Same for the eelgrass destruction problem. As a lifelong environmentalist, I can vouch for the fact the habitat destruction is a fundamental environmental and ecological problem. If you want to save species, you must save their habitat, period. Saying that “[e]elgrass is a straw man’s argument” as an anchor-out falsely claimed is just showing that you care only about yourself and not about the environment. Any destruction or unnatural human harm to a natural habitat is a serious problem. Claiming that wanting to protect and restore the natural habitat is just an excuse “to justify dealing with a portion of the population that is undesirable” is the real straw man argument here. While there are surely some people who oppose anchor-outs because the former consider them undesirable, those of us who raise environmental concerns do so for that reason.

    One of the fundamental problems with liveaboard anchor-outs is that properly maintaining a boat takes time, effort, and money. If the boat isn’t maintained properly, among other things it can pollute the water and even sink. People anchoring out and living on their boats because they can’t afford to buy or rent a home on land clearly don’t have the money to maintain a boat properly. And as harbormaster Bill Price diplomatically put it, many people living on anchor-outs are landlubbers who know nothing about sailing or maintaining a boat.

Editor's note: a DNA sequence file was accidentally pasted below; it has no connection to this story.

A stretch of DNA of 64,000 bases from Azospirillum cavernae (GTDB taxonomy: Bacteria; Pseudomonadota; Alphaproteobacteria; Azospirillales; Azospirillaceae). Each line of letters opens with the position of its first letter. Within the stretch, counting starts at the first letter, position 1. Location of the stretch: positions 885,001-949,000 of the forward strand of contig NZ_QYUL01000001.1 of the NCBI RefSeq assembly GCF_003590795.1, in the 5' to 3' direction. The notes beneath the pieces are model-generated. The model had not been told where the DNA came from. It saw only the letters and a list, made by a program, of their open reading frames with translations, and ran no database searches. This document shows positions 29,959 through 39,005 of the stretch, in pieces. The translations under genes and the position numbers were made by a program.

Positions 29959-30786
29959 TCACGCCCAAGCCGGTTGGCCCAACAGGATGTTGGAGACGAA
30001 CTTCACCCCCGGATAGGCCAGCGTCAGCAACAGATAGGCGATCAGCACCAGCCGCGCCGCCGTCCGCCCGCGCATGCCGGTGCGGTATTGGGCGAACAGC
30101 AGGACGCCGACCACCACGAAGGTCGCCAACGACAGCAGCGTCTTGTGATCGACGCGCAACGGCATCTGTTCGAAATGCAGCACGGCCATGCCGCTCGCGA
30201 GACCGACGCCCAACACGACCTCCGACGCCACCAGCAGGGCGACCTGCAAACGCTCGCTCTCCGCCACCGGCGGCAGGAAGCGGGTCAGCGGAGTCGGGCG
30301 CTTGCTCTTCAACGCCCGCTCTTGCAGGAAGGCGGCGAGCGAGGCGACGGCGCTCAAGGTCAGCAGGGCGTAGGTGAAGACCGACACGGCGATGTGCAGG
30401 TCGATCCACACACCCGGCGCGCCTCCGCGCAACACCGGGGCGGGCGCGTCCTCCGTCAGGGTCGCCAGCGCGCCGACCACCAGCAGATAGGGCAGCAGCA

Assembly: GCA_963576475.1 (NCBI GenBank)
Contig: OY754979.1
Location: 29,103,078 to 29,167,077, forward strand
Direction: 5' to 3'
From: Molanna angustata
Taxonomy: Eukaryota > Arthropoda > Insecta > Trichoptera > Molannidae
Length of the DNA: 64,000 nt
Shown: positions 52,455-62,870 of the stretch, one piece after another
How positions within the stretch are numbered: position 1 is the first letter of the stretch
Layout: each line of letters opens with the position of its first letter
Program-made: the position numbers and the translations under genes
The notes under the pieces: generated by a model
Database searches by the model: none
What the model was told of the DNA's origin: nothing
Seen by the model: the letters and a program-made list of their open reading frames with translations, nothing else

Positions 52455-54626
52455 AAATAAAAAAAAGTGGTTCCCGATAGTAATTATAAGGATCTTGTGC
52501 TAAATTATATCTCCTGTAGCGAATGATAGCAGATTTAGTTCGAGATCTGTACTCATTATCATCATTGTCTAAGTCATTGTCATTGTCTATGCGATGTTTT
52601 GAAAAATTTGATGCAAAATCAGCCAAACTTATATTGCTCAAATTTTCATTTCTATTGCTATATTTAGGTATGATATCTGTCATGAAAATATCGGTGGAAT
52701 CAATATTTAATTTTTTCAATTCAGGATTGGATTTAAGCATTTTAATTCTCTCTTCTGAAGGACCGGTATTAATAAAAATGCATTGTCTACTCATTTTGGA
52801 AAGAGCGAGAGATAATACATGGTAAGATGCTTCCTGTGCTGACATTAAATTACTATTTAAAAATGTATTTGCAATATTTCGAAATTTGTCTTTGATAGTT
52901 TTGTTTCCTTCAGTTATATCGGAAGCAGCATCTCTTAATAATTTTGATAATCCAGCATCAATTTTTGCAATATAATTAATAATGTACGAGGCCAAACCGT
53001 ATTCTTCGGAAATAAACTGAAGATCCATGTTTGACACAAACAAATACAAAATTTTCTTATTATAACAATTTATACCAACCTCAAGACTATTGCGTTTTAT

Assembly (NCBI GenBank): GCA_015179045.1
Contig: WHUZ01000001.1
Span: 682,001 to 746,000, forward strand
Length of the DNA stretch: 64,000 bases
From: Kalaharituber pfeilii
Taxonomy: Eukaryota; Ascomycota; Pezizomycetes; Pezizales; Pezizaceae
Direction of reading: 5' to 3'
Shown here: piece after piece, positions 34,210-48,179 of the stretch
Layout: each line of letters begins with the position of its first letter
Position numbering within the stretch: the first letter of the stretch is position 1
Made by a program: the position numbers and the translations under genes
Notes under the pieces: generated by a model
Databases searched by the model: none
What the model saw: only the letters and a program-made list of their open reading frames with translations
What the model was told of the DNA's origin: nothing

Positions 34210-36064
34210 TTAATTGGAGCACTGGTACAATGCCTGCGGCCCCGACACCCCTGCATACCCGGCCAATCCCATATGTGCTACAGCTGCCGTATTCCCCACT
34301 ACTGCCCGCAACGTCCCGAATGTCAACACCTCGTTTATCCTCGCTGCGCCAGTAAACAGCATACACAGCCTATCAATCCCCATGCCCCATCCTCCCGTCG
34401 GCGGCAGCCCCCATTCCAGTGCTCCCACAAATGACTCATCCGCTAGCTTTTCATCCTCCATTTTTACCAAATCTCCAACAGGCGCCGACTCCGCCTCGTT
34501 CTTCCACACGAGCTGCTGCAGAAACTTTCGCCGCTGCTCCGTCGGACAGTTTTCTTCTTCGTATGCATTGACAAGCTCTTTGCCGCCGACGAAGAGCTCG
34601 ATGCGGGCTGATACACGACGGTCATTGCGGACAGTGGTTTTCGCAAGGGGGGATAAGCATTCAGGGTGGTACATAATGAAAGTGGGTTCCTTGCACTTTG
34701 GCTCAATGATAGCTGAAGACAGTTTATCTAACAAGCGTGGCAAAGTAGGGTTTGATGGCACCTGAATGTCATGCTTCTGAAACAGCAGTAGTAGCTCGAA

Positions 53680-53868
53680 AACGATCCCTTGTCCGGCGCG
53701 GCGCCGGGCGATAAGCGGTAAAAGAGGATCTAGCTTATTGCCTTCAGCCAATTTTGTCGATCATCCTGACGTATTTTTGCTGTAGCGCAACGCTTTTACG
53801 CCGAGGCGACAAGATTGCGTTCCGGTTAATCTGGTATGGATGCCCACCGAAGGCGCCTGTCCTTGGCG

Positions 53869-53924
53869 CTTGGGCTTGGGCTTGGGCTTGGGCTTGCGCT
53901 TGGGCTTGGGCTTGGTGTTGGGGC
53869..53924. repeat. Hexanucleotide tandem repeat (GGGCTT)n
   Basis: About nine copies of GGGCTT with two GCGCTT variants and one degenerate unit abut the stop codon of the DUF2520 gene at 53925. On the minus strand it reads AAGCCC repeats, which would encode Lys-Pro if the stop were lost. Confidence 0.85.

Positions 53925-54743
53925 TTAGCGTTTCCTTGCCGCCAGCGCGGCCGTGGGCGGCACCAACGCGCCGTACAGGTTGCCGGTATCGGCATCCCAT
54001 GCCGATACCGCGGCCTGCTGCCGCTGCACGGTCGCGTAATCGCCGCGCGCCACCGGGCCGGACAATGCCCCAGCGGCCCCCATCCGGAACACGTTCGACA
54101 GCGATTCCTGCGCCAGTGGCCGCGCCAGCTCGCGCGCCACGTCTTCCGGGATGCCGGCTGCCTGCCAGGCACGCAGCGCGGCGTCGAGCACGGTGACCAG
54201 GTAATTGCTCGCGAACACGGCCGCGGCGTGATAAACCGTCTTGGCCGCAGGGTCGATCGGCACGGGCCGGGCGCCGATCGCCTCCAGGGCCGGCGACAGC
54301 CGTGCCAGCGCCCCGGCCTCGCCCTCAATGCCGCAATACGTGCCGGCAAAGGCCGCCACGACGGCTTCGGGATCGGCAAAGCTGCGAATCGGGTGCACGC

What this all boils down to is whether we’re going to prioritize the natural environment or social issues. If you want to fight for the least among us, you fight for the natural world, where entire species are becoming extinct because of humans, and where entire habitats and even ecosystems are being destroyed. Humans as a whole, on the other hand, are thriving and expanding. Additionally, for strictly practical reasons, we must protect the natural environment, because we can’t live without it. While I find it unconscionable that there are homeless people in the richest country in the history of civilization and while I advocate for spending whatever it takes to get people homes, I always put the environment first, as I do here.

    Perhaps conservation moorings can stop and reverse some of the damage to eelgrass, let’s hope so. Again, I have no opposition to anyone anchoring out or living on their boat — I lived on boats for months the voyage from Tahiti and back. My problem is people polluting the water, harming ecosystems, and causing navigation hazards. If anchor-outs don’t do any of those things, I see no legitimate reason to prevent or harass them.

    • Tim Henry 2 years ago

      Jeff — Thanks for your comment, and for reading this series.